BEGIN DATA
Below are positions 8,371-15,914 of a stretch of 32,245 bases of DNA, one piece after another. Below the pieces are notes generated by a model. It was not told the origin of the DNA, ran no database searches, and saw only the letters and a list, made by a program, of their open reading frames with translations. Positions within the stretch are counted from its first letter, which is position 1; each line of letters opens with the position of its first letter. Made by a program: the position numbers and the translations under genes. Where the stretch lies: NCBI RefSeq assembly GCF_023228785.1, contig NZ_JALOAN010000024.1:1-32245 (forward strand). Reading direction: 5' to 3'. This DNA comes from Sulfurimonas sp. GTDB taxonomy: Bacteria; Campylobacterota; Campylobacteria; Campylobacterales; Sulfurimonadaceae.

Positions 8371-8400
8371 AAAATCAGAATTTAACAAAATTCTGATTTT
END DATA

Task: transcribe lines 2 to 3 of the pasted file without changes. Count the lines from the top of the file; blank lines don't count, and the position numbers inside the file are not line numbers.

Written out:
Positions 8371-8400
8371 AAAATCAGAATTTAACAAAATTCTGATTTT